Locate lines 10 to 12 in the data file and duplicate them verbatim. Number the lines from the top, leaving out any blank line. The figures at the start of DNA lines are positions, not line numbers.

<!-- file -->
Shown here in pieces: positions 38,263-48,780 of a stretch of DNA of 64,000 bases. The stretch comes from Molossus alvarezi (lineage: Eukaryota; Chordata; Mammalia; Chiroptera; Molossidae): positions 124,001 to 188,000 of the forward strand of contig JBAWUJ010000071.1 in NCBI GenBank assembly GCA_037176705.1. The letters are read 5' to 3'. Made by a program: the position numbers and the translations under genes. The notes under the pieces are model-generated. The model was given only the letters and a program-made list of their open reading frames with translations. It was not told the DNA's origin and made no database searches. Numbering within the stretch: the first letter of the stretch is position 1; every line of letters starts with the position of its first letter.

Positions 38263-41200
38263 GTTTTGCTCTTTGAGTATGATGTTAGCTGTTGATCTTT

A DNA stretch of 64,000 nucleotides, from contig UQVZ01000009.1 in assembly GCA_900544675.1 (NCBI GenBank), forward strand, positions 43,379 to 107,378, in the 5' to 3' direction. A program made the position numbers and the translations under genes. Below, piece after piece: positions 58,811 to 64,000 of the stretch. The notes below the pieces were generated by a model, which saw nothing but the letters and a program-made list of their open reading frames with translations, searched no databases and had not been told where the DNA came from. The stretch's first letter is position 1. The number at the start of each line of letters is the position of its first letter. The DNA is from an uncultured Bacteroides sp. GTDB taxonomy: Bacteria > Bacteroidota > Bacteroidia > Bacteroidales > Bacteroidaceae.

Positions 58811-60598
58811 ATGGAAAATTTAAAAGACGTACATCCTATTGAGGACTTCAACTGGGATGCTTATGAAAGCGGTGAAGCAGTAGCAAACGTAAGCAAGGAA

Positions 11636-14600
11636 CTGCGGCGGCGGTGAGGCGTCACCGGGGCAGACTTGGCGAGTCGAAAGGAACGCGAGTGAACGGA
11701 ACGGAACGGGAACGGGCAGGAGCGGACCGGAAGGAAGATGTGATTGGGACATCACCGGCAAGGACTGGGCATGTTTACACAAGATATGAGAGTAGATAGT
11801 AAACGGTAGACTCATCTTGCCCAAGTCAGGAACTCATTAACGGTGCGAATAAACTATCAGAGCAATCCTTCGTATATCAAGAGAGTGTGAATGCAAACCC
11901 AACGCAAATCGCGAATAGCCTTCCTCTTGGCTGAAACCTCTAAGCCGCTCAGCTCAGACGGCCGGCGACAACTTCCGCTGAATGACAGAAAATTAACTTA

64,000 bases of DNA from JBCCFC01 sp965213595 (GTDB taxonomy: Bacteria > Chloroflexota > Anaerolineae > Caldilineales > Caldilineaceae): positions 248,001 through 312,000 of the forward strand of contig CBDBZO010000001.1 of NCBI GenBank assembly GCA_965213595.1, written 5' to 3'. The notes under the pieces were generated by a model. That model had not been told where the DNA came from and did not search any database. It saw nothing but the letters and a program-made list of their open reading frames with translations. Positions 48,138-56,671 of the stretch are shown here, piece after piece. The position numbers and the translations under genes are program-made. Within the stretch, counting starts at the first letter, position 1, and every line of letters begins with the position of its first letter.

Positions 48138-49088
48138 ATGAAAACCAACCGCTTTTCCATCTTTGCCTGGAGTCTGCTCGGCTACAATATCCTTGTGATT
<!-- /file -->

11801 AAACGGTAGACTCATCTTGCCCAAGTCAGGAACTCATTAACGGTGCGAATAAACTATCAGAGCAATCCTTCGTATATCAAGAGAGTGTGAATGCAAACCC
11901 AACGCAAATCGCGAATAGCCTTCCTCTTGGCTGAAACCTCTAAGCCGCTCAGCTCAGACGGCCGGCGACAACTTCCGCTGAATGACAGAAAATTAACTTA

64,000 bases of DNA from JBCCFC01 sp965213595 (GTDB taxonomy: Bacteria > Chloroflexota > Anaerolineae > Caldilineales > Caldilineaceae): positions 248,001 through 312,000 of the forward strand of contig CBDBZO010000001.1 of NCBI GenBank assembly GCA_965213595.1, written 5' to 3'. The notes under the pieces were generated by a model. That model had not been told where the DNA came from and did not search any database. It saw nothing but the letters and a program-made list of their open reading frames with translations. Positions 48,138-56,671 of the stretch are shown here, piece after piece. The position numbers and the translations under genes are program-made. Within the stretch, counting starts at the first letter, position 1, and every line of letters begins with the position of its first letter.